NEW YORK — Retail bankruptcies might be scarce these days, but that doesn’t help credit managers sleep any easier at night.
This story first appeared in the August 12, 2002 issue of WWD. Subscribe Today.
That’s because lately when a bankruptcy does happen, it’s often a doozy.
In January, Kmart Corp. became the largest retail bankruptcy in U.S. history, with $10.3 billion in liabilities, beating out Montgomery Ward for that dubious distinction. A bankruptcy by one of these monster chains can devastate a vendor or factor left with a sizeable unpaid bill. “These are not tens of thousands of dollars; they’re millions,” said Stanley Officina, president at Sterling Factors.
Overall, credit experts say the business of credit checking has become more sophisticated as they deal increasingly with highly leveraged chains in an intensely competitive retail climate. As a result, credit checkers are paying closer attention to cash flow, interest coverage and the overall competitive landscape than ever before. Wall Street’s recent accounting scandals have only complicated matters further, with credit managers now looking out for rumors of Securities and Exchange Commission investigations as well as other signs of fiscal distress.
“You’re relying on audited statements and when you have to question how they realized their audited statements, that’s a whole new wrinkle that wasn’t there before,” said Jim Rice, chief credit officer at Sands Credit, a division of Cyber Business Credit.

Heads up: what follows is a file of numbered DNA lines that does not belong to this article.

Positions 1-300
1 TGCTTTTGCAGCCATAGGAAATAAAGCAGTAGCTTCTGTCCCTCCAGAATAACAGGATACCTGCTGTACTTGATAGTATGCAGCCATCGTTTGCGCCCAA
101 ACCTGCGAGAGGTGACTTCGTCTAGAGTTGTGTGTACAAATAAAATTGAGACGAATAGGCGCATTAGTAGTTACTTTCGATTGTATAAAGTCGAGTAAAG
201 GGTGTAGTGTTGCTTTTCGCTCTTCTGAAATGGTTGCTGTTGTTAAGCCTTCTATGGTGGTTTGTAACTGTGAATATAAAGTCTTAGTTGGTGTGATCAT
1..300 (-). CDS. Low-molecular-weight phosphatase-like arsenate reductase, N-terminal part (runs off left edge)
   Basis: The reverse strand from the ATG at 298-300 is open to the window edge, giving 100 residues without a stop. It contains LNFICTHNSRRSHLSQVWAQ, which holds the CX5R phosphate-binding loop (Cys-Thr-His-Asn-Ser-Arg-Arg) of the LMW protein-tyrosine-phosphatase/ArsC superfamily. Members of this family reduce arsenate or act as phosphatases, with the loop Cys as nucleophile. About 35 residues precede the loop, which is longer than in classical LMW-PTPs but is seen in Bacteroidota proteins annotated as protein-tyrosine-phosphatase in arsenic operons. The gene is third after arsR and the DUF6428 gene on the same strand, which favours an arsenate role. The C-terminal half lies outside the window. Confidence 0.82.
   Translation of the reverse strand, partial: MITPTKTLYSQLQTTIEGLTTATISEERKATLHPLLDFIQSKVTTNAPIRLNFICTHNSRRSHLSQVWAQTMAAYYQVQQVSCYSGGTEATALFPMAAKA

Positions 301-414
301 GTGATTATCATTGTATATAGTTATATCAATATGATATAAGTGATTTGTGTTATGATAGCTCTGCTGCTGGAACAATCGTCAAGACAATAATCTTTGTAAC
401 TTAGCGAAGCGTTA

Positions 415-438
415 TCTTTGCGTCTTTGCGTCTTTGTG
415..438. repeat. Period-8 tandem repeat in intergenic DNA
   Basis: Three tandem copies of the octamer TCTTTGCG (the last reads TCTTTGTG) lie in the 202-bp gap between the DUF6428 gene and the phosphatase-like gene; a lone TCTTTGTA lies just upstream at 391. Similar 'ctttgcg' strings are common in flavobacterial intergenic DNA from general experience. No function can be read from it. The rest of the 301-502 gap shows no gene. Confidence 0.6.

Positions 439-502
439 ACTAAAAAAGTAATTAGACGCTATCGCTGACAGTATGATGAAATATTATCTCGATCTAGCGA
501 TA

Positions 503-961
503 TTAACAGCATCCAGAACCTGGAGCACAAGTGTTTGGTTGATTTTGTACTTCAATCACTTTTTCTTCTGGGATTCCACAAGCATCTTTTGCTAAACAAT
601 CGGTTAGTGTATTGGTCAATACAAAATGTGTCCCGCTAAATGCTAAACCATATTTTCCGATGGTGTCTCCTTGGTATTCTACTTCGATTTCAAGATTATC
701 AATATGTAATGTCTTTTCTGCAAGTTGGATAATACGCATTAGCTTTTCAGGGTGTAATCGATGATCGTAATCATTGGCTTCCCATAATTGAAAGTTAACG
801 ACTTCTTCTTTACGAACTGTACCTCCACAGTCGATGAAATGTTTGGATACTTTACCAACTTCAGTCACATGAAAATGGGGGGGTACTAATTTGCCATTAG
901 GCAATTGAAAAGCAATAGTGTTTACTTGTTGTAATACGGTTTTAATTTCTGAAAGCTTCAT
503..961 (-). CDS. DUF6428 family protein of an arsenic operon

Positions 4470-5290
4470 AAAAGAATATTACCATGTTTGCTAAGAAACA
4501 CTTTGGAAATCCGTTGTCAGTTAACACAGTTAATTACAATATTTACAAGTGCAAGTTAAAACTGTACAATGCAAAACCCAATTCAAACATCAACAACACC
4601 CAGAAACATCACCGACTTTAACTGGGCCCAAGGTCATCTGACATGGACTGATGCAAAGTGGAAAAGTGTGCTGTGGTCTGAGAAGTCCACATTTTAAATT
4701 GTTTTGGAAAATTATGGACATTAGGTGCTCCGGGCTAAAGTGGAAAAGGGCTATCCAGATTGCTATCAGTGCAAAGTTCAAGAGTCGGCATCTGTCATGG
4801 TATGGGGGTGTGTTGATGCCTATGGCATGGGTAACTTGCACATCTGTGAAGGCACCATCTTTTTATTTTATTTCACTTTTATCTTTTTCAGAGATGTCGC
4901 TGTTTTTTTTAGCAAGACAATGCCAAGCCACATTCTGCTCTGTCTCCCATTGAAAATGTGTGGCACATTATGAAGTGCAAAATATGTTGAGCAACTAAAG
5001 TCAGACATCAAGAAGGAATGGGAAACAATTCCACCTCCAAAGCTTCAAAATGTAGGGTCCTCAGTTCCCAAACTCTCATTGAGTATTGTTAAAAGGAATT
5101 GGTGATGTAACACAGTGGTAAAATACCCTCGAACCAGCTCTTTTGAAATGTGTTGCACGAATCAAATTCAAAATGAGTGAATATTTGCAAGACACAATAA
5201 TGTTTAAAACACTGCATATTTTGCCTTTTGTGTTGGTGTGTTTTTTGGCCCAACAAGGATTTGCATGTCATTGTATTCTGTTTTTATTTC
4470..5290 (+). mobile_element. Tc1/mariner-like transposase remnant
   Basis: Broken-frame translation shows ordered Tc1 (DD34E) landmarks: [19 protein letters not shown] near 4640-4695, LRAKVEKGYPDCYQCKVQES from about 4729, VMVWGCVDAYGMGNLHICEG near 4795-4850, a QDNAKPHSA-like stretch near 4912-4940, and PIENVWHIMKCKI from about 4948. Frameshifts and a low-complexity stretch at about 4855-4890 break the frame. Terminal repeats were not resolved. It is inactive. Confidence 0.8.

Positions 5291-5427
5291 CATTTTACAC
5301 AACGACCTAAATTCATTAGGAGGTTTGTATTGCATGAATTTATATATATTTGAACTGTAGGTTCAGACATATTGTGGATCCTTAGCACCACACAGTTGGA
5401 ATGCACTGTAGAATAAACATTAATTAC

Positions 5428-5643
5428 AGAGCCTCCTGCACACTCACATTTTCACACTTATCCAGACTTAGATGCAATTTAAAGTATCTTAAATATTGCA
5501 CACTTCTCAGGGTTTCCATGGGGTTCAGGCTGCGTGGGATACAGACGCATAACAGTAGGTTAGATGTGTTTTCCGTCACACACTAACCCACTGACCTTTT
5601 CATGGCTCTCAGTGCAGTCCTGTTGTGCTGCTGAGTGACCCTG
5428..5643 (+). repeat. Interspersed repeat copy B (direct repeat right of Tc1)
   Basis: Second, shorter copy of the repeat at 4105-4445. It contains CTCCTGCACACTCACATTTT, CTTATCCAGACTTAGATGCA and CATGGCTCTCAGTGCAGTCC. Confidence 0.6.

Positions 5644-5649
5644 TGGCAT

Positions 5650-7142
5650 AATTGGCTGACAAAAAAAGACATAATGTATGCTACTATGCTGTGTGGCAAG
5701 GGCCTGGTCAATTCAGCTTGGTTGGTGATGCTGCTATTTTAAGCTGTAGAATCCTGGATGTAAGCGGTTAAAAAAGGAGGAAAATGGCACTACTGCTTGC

All that adds up to a changing dynamic in credit checking that many see as easier in some ways and harder in others. On the positive side, the ongoing consolidation weeded out a number of weaker retailers in a steady stream of bankruptcies in the last few decades, and most of the survivors are unquestionable credits. On the negative side, when one of these bigger retailers does fall, it leads to bigger bad debt losses.
“You have fewer retailers, but much bigger exposures,” Tom Pizzo, president at Century Business Credit, said in summation.
“It’s different,” said Jerry Sandak, senior executive vice president at Rosenthal & Rosenthal. “It’s easier to check Wal-Mart and Kohl’s. It’s almost automatic. But then you have these big credits.”
Dave Arnold, vice president of shared services at Kellwood Corp., said retail credits have probably become riskier because of fewer retailers. He likened it to a mutual fund, in which an investor looks to spread risks across a number of stocks to offset the chance of one disappointing.
“You look to diversify your customer base so you can mitigate the chances of one going bad,” said Arnold. “So on the one hand, it’s easier because you have fewer people to watch. But when you do have a large customer that’s a bit shaky, you spend a lot of time tracking the situation.”
John Daly, president of CIT Commercial Services, said credit checking is still the number one reason people come to a factor and he believes, in the current economic downturn, many are turning to factors for their expertise.
“Credit protection is not something that should be taken lightly,” said Daly. “People in the apparel business take risks on product, sales and marketing that they’re very good at and experts on. But one credit person trying to figure out everything can’t replicate a company like ours that has well over 100 people analyzing credits all day long. It’s like doing your own financial planning versus Morgan Stanley.”